- They can NOT sting you either. But the smaller catfish do have razor sharp fins (dorsal and two pectoral fins) that can pierce your skin and cause some serious pain (although it’s not officially considered “poisonous”).
- These saltwater catfish also have “whiskers” known as Barbels, which the catfish uses to help it find food in grass flats and in other parts of the ocean floor
- The fins can be incredibly sharp on some of these small to medium sized saltwater catfish. I have personally seen a catfish dorsal fin go right through the thick sole of a tennis shoe without any problem (so don’t ever kick them or try standing on them to take the hook out)
How To Properly Hold A Catfish Without Getting Finned
The crew at CatfishEdge.com does an amazing job on everything catfish. Check out their short video below on how to properly hold a catfish.
This can apply to either a freshwater catfish or saltwater catfish.
Saltwater Catfish For Tarpon & Cobia Bait
Now that we got all of that out of the way, let’s talk about how you could be putting these slimy catfish to good use… for catching some big tarpon and cobia!
To begin, if you don’t know where to catch saltwater catfish, the easiest thing to do is throw a shrimp on a jig-head and toss it near any fish cleaning table in a canal, or near any dock with a cleaning table in the Florida Intercoastal. These bottom feeding catfish can also usually be found near docks that are close to grass flats as well.
Once you have caught a few catfish, here is what you need to know in order to catch a nice cobia or tarpon with it:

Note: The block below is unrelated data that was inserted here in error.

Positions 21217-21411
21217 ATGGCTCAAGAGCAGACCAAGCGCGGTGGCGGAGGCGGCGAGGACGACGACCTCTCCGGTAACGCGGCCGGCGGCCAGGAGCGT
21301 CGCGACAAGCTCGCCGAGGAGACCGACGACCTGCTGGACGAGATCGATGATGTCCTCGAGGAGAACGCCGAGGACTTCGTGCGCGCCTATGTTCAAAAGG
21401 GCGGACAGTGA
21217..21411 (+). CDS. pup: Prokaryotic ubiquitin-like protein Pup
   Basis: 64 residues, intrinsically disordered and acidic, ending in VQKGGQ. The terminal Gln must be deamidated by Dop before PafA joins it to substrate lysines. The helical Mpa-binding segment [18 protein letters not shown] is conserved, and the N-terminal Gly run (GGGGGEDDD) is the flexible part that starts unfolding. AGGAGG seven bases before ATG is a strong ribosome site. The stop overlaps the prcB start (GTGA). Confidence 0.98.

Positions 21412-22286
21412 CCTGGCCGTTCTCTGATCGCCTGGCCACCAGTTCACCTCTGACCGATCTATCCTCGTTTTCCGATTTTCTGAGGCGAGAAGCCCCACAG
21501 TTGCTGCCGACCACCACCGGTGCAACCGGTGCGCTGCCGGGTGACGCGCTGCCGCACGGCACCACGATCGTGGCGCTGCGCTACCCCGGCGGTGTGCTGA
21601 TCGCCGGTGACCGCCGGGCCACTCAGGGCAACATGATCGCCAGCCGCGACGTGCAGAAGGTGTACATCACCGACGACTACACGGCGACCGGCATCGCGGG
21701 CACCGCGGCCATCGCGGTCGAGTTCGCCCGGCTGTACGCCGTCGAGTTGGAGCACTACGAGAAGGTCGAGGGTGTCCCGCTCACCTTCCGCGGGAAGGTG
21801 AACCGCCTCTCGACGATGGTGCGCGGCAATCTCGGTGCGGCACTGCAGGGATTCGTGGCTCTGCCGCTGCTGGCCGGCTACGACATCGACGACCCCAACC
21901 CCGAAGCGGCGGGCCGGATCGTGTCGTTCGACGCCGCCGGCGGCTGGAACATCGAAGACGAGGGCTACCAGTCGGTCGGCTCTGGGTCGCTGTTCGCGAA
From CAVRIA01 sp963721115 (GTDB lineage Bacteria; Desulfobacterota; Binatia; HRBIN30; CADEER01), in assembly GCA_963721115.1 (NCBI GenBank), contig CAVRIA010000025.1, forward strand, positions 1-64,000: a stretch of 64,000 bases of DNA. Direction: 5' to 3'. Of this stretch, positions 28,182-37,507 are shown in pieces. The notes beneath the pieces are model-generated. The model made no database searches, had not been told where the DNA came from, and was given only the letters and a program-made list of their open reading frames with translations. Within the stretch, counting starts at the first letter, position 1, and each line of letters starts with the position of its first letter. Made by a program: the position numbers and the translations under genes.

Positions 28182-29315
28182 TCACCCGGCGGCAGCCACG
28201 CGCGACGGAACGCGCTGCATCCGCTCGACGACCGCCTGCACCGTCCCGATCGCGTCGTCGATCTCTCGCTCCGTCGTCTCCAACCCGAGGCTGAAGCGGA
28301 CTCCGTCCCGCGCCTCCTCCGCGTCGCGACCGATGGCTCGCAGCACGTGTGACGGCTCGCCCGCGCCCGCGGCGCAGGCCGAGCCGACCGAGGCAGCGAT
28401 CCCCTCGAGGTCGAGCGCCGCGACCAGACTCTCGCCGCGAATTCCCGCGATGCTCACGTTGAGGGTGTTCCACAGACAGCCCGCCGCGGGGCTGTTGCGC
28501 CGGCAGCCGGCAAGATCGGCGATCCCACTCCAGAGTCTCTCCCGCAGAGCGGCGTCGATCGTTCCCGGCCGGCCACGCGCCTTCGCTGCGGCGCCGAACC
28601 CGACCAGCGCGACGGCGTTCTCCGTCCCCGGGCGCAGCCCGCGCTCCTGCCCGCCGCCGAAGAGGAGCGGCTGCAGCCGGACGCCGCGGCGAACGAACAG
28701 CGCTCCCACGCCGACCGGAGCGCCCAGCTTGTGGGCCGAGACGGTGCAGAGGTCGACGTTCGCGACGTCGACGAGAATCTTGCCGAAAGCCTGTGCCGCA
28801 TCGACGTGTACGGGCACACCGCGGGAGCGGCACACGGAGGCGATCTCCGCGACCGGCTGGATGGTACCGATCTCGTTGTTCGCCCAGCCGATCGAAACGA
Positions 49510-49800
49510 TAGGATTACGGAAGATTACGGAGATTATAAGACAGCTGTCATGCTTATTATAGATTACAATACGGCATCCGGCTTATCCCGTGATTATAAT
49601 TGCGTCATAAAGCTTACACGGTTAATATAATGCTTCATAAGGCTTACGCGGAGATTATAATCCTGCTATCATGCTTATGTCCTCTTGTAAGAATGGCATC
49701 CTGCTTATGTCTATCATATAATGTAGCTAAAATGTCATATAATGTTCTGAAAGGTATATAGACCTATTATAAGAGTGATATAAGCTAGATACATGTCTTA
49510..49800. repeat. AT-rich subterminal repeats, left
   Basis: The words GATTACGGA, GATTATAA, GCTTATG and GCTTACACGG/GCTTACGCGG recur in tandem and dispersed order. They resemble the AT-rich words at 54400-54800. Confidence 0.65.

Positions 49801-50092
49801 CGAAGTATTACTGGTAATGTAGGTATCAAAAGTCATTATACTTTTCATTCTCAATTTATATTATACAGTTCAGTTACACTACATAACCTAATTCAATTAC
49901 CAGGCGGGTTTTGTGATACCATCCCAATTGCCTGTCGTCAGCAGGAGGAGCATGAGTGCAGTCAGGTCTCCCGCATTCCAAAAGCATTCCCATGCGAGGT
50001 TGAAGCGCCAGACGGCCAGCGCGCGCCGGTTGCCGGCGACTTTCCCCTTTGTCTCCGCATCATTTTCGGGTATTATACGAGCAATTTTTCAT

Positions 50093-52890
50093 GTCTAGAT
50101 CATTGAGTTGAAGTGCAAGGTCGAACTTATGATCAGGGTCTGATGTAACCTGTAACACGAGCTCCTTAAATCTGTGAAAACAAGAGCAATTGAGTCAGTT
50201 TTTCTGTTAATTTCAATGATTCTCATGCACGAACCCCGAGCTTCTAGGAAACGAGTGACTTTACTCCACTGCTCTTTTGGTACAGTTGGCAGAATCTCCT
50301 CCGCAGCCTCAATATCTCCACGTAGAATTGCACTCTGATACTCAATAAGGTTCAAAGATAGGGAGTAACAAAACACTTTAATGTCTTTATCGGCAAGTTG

- Gloves to handle the catfish
- Needlenose pliers can work great for getting the hook out of the catfish when you are catching them, and they can be used to break the spines off the fins
- However, wire cutters or very strong “fish grippers” to cut the spines off the catfish fins (you do this before throwing it back into the water as “bait”)
- Filet knife if you want to cut the catfish head off. Some anglers prefer to just fish with the catfish tail (minus spines), while others fish with the full live catfish
- You will need a heavy duty circle hook to get through these bulky catfish (all the way up to 14/0 for the real big catfish)
- Normal 60-80 lb mono leader (or whatever you would normally use for big tarpon and cobia)
- 20-30 lb braid on 7-8 ft medium heavy spinning outfits is recommended
How to hook and fish these Saltwater Catfish
There are a few different ways to fish these saltwater catfish for tarpon and cobia. Let’s cover each one briefly.
- If you end up cutting the head off and fishing just the tail, you will hook the catfish through the smaller diameter part of the tail (right near the tapered end of the tail)
- If you are fishing the full catfish (dead or alive), you can either hook it through the lips (both top and bottom), or just behind their bony head plates on top.
- If you are anchored up, some anglers like to use large bobbers or popping corks
- And if you are drifting, it is usually best to free line and let the catfish stick around the bottom
- Remember to always use your gloves when handling these slimy fish, and always cut the spines off the fins first
- Finally, get ready for some line to scream out of your reel, because it usually won’t be a small fish hitting these large catfish
Next time you see your rod tip bumping from an annoying catfish while fishing the flats, don’t get angry, get your live well going…
There are many of old-time fisherman that let their kids and grandkids have fun catching the slimy catfish in the morning, while they go out later and use the catfish to catch monster tarpon and cobia in the afternoon and evening (while the kids are napping from all of the fun).
It’s the ultimate win-win.
Let us know if we missed anything in regards to using saltwater catfish for bait, and don’t hesitate to leave a comment with any questions or personal fishing tips on using saltwater catfish as bait.
And if anyone has a great recipe for saltwater catfish, let us know as well.
P.S. – If you think your angler friends would like this article, please Tag them or Share it with them. You Rock! Pa-POW!